Museum  January 10, 2018

Dana Schutz Shows New Work at the Cleveland Museum of Art

Courtesy Panoramino

The Cleveland Museum of Art

The Cleveland Museum of Art Presents Dana Schutz: Eating Atom Bombs

1460 West 29th Street
Cleveland, OH 44113

January 20 - April 15, 2018

Cleveland, OH (January 9, 2018) – This month Dana Schutz returns to Cleveland with a new exhibition, Eating Atom Bombs, featuring a group of 12 paintings and three drawings created primarily in the past year. Seven of these works have never been exhibited before. The exhibition’s title speaks to the precariousness of our current political and social moment. Eating Atom Bombs belongs to a number of museum programs that have recently featured contemporary artists who are from or who trained in Northeast Ohio, including Wadsworth and Jae Jarrell, Scott Olson, Jerry Birchfield, Liz Roberts and Henry Ross. Eating Atom Bombs will be on view at Transformer Station from January 20 through April 15, 2018. The exhibition is free and open to the public.

“The work of Dana Schutz has had a presence in our contemporary art galleries since 2014,” said William Griswold, director of the Cleveland Museum of Art. “The exhibition highlights a compelling new group of paintings, and it celebrates an artist with deep ties to Cleveland.”

Schutz graduated from the Cleveland Institute of Art in 2000, and references the Cleveland Museum of Art’s collection as a formative influence upon her artistic practice and career. One of Schutz’s paintings, Assembling an Octopus (2013), is currently installed in the museum’s contemporary art galleries. In 2016, Schutz was the speaker at the museum’s annual Contemporary Artist Lecture, addressing an enthusiastic crowd in Gartner Auditorium. Eating Atom Bombs is curated by Reto Thüring, Curator of Contemporary Art and Chair of Modern, Contemporary, and Decorative Art, and Performing Arts, with Beau Rutland, former Associate Curator of Contemporary Art, in close collaboration with the artist.

With bold brushwork, a vivid palette, and inventive compositions, Schutz’s figurative work sifts through the wide spectrum of human instinct and behavior, a hallmark of her practice. Schutz deftly employs hypothetical situations and imagined scenarios—such as the last man on earth or a multitasking swimmer who can do the front crawl, smoke and cry at the same time—in an attempt to illustrate what it feels like to navigate and live through our present time.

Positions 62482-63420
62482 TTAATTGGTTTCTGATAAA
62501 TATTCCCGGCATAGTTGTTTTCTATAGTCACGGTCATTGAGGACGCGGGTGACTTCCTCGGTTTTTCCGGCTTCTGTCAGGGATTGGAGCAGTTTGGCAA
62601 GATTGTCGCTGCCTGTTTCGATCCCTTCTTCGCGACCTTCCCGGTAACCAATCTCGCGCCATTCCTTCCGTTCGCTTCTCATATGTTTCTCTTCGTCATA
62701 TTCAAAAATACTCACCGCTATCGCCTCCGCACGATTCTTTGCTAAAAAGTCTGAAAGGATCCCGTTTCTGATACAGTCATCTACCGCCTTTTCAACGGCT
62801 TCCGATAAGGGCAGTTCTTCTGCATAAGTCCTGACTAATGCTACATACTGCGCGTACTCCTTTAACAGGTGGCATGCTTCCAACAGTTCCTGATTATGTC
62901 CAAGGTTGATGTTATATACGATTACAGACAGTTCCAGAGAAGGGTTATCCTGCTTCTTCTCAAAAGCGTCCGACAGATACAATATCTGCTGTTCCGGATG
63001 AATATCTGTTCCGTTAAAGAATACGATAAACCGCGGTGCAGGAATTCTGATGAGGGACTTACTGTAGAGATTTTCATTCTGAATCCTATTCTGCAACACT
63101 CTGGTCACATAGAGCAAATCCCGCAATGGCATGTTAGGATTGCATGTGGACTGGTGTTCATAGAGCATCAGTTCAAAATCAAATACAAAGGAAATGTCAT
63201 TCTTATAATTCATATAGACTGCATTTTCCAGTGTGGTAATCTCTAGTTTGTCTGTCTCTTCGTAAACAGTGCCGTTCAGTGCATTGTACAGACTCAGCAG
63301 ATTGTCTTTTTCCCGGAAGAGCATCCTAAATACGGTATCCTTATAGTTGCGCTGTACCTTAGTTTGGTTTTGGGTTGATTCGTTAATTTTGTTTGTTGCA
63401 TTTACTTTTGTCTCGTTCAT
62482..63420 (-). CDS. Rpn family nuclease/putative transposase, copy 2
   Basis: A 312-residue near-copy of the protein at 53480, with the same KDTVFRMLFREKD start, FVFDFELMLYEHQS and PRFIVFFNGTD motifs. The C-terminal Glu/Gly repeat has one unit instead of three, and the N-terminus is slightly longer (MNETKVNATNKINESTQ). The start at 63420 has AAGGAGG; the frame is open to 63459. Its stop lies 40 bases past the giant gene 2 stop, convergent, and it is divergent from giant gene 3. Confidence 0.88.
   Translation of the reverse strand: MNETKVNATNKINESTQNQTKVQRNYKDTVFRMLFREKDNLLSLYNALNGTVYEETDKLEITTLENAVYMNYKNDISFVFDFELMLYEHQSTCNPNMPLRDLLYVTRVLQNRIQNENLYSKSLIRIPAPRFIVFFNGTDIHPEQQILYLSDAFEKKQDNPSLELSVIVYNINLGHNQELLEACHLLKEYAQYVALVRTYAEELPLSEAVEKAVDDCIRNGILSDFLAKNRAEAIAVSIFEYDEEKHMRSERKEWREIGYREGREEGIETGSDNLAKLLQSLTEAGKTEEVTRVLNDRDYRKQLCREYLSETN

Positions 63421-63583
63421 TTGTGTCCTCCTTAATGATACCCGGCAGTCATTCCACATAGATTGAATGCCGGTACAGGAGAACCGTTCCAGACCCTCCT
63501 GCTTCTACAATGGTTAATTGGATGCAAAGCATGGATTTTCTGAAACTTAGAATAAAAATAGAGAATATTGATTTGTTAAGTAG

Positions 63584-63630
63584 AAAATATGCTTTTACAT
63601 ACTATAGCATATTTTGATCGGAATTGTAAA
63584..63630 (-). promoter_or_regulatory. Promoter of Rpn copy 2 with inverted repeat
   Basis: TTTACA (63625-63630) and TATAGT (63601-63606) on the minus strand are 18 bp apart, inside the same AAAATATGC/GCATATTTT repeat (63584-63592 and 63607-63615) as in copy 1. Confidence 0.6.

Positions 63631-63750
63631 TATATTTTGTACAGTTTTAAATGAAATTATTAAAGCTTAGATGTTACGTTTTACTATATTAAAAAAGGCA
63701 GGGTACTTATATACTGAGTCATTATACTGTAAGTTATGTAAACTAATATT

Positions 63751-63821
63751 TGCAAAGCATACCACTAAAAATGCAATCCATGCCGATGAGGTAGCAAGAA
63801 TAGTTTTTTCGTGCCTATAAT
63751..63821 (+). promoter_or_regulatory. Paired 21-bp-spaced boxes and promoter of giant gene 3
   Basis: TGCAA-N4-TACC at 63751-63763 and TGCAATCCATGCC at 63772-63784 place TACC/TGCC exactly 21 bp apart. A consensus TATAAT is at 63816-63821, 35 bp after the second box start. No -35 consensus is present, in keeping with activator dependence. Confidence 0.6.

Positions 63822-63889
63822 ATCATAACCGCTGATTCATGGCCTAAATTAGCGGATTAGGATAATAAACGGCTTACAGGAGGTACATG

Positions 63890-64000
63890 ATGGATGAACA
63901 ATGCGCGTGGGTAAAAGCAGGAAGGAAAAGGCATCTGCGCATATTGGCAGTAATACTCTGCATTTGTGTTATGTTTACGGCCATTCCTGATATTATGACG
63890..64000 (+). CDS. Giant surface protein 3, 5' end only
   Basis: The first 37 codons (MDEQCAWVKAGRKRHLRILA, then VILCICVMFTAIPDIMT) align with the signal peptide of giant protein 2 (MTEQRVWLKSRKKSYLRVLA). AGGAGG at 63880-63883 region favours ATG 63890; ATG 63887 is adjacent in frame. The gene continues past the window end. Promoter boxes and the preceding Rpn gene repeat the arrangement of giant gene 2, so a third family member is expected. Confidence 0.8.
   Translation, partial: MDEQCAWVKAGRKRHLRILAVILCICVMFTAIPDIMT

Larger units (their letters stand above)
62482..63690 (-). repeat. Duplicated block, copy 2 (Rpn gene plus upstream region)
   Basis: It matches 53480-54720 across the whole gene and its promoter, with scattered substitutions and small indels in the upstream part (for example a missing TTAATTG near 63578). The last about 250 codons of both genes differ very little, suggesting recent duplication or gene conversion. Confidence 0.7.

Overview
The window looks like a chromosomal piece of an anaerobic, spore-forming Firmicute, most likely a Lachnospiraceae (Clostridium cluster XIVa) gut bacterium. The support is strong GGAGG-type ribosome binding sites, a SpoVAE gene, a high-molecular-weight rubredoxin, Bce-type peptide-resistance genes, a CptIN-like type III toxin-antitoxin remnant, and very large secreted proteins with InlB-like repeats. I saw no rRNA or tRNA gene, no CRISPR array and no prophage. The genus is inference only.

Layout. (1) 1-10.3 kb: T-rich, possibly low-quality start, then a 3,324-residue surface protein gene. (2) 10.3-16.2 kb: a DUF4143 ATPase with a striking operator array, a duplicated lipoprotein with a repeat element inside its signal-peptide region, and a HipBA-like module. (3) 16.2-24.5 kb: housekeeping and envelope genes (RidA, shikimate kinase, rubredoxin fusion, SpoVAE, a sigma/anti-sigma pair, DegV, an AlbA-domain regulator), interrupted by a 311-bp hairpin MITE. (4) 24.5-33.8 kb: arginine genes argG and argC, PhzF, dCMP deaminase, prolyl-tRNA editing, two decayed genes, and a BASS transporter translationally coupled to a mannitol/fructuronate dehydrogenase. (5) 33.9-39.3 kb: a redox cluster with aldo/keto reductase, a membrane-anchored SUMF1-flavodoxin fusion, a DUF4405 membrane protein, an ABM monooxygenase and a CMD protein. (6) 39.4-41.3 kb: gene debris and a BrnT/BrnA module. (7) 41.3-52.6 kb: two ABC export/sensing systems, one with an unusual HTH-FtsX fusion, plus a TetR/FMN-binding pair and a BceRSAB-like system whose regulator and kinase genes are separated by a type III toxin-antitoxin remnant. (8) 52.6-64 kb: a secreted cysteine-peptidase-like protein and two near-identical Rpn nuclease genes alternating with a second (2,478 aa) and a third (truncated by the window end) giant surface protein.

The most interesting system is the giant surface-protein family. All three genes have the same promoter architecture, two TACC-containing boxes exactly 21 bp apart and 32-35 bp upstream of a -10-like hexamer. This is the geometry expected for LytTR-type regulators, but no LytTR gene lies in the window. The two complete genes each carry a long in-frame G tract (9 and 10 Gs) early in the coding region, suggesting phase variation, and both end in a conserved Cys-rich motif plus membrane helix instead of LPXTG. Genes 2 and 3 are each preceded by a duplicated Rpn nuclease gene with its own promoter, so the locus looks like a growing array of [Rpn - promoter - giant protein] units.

Eating Atom Bombs seeks to illustrate not what tears us apart and divides us, but rather the universal emotions and experiences that bind us together. Many of the paintings that will be on view depict figures in states of introspection, conflict, and concern. Together they mourn, console, defend themselves, and flee the scene. Some of the figures even seem to be aware of themselves and the edges of the painting, reacting against the limitations of their surroundings. Biblical motifs pervade these works, including wrath, expulsion, deposition (the descent of Christ from the cross), and pestilence; the figures either set off for a new world or struggle with the one they have. 

“In her newest works, Schutz continues to reflect on the quickly changing social and political landscape in the US,” said Reto Thüring. “In a manner that is characteristic for Schutz, the paintings are comical and sad, playful and grave at the same time.” 

A painting by Dana Schutz—not in the CMA show—was exhibited at the 2017 Whitney Biennial, igniting public debate around the representation of racial violence in art, and the role of artists and institutions in that dialogue. A discussion between Schutz and artist and historian Nell Painter, Edwards Professor of American History, Emerita, Princeton University and author of the books The History of White People and Creating Black Americans, will take place in Cleveland. Schutz and Painter will participate in a public conversation about painting as a medium at this particular historical and political moment and touch on the controversy surrounding Schutz’s Open Casket painting (see below for additional program information).

Dana Schutz was born in Livonia, a suburb of Detroit, in 1976. She earned a BFA at the Cleveland Institute of Art in 2000 and an MFA at Columbia University, New York, in 2002. Her work has been the subject of multiple solo and group museum exhibitions both nationally and internationally, including a recent solo exhibition at ICA Boston, a survey at the Musée d’art contemporain de Montréal, and an exhibition of new works at the Kestnergesellschaft, Hanover, Germany. Dana Schutz: Paintings 2002–2006, organized by The Rose Art Museum, traveled to MOCA Cleveland in 2006. 

Transformer Station is located at 1460 West 29th Street, Cleveland, Ohio, 44113.

Hours: Wed/Sat/Sun 11–5; Thurs 11–8; Closed Mon/Tues.